As the nights get darker, northern lights can appear again. One night I was waiting for them with my friend. According to the forecast there should have been an amazing light show coming up due to a G2 geomagnetic storm. The auroras should be so bright that they could be seen even in Helsinki, and we were in Lapland! However, the sky was getting cloudy…
Internet and social media are full of beautiful photos of northern lights. However, photographing or even seeing them is not always a peace of cake. Clouds are the biggest problem. Great job if you’re in Lapland and it’s winter – your chances are really good. That’s why I was very optimistic that night.
We made a campfire on our yard and started waiting. The radio was on and we made some tea. But the clouds were coming and I started to wonder if we’re going to see anything at all.
Around 10 pm I took the first photos of the sky. I didn’t see any northern lights yet, but if there’s any light in the sky, the camera can see it even when the naked eye can’t.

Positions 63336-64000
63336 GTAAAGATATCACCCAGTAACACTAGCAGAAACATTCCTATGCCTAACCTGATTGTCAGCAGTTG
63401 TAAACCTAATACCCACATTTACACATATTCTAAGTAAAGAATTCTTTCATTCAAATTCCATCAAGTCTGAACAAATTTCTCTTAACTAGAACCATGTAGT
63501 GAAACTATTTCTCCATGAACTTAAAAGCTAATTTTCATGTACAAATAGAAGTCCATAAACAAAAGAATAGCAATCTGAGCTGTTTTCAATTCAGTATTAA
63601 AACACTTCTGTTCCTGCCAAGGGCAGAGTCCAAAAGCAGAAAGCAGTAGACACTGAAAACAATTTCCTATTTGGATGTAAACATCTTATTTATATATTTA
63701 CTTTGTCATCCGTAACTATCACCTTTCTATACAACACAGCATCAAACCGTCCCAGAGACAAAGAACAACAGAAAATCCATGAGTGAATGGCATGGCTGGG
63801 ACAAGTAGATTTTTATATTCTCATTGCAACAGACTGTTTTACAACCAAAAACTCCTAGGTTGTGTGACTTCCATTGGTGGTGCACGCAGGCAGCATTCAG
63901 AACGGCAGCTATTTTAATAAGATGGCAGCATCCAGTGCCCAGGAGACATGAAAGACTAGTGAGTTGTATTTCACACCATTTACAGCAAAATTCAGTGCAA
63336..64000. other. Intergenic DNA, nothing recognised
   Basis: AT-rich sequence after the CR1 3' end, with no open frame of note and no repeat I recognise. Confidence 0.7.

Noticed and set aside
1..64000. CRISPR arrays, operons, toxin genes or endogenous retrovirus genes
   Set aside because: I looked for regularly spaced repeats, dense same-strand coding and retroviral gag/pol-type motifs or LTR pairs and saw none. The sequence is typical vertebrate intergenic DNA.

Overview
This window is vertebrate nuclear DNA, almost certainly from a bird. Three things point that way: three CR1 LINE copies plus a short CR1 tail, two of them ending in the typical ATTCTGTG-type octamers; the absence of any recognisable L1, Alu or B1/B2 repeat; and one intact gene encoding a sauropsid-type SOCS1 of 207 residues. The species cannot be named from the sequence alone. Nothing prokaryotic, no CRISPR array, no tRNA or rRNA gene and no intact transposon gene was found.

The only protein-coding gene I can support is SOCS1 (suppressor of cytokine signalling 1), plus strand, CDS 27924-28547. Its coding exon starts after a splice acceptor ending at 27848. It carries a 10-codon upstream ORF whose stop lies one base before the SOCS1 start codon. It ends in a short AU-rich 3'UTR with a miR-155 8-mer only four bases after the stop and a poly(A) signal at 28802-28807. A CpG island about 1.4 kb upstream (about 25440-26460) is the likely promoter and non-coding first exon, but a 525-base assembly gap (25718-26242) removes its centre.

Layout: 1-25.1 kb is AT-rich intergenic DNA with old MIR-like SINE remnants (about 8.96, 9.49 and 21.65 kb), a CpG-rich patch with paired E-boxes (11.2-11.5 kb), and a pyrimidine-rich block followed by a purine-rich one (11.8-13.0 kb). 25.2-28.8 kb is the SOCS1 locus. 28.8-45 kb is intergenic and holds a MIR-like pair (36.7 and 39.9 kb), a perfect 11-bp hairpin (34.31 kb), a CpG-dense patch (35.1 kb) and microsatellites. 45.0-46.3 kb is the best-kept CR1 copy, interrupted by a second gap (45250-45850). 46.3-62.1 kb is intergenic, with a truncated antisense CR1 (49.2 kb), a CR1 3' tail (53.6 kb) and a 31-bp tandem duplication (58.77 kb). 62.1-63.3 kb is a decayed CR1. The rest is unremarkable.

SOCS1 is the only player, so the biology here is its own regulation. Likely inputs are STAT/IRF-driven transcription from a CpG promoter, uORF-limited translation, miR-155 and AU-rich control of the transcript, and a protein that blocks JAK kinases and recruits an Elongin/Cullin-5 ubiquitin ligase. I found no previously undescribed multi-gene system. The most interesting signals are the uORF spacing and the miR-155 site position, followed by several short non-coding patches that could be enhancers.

And there certainly was something going on.
This was a good time to check that the camera settings were ok for some serious aurora shooting. Maximum ISO and F value, shutter speed about 5 seconds… and focus to infinity. Let’s try with that.
As I was adjusting the camera settings, the sky exploded – but only for a few minutes.
To the naked eye it did not look this green. As I said, cameras can see more than we can. That’s why photographing the auroras is so much fun, it feels like magic!
Before I knew it, the show was over. Reality check: it was way too cloudy.
This is how it can go sometimes – the nature decides whether we can see auroras or not. But nevermind, we had had a great evening anyways!